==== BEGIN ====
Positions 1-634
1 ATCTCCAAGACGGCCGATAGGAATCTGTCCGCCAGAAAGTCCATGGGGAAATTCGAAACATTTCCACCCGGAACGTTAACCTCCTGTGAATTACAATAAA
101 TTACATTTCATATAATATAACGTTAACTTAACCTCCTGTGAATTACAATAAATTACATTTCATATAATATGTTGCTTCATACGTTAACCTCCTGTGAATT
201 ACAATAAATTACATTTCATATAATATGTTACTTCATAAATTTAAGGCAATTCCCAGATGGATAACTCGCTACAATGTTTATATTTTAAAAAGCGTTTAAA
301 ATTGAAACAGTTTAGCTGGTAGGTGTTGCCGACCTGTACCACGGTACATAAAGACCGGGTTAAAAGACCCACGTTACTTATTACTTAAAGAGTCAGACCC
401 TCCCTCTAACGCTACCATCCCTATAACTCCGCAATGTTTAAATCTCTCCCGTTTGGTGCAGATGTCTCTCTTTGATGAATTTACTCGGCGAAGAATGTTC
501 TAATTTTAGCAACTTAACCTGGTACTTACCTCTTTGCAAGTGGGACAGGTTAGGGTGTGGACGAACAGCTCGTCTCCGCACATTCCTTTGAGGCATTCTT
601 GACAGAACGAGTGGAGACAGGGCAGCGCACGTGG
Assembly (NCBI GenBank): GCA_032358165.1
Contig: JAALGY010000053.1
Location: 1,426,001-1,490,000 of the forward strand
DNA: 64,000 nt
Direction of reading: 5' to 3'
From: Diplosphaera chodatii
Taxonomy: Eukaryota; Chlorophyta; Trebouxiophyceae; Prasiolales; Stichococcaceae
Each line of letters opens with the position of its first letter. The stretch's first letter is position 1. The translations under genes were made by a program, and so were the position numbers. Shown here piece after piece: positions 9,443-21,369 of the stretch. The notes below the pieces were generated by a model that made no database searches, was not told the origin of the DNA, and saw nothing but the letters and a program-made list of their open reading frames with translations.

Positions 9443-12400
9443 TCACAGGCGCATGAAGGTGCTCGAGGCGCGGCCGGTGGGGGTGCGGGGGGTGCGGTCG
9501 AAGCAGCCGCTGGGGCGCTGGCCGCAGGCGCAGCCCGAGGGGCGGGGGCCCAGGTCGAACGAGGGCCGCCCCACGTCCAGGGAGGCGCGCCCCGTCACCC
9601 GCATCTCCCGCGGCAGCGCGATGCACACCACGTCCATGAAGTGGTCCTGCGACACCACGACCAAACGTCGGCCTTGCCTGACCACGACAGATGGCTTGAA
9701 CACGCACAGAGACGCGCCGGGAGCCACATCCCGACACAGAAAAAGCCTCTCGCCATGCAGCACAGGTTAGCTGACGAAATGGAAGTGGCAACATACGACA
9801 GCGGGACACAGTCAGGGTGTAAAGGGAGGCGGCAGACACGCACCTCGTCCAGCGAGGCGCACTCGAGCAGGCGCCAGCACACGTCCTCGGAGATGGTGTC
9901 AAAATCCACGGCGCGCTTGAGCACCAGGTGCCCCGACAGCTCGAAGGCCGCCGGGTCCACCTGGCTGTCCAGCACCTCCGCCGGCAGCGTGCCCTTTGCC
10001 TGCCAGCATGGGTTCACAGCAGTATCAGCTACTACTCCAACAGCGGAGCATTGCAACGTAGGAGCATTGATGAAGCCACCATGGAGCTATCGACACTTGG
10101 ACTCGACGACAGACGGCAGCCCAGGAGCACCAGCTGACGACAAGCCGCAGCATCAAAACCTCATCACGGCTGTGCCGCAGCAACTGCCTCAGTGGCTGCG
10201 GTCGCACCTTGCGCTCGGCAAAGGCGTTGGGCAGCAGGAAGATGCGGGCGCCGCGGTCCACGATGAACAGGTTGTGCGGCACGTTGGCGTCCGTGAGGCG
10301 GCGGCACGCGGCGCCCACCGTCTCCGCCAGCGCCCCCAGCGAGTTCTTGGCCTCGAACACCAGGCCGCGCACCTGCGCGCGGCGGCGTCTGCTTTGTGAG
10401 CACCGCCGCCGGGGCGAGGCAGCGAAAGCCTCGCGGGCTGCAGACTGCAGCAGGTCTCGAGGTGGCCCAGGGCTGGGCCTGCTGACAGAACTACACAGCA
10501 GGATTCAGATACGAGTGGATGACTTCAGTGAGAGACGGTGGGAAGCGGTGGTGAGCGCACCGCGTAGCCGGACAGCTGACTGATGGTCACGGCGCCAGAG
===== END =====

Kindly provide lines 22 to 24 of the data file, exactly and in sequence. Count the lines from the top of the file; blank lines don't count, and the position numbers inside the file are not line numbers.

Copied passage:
9801 GCGGGACACAGTCAGGGTGTAAAGGGAGGCGGCAGACACGCACCTCGTCCAGCGAGGCGCACTCGAGCAGGCGCCAGCACACGTCCTCGGAGATGGTGTC
9901 AAAATCCACGGCGCGCTTGAGCACCAGGTGCCCCGACAGCTCGAAGGCCGCCGGGTCCACCTGGCTGTCCAGCACCTCCGCCGGCAGCGTGCCCTTTGCC
10001 TGCCAGCATGGGTTCACAGCAGTATCAGCTACTACTCCAACAGCGGAGCATTGCAACGTAGGAGCATTGATGAAGCCACCATGGAGCTATCGACACTTGG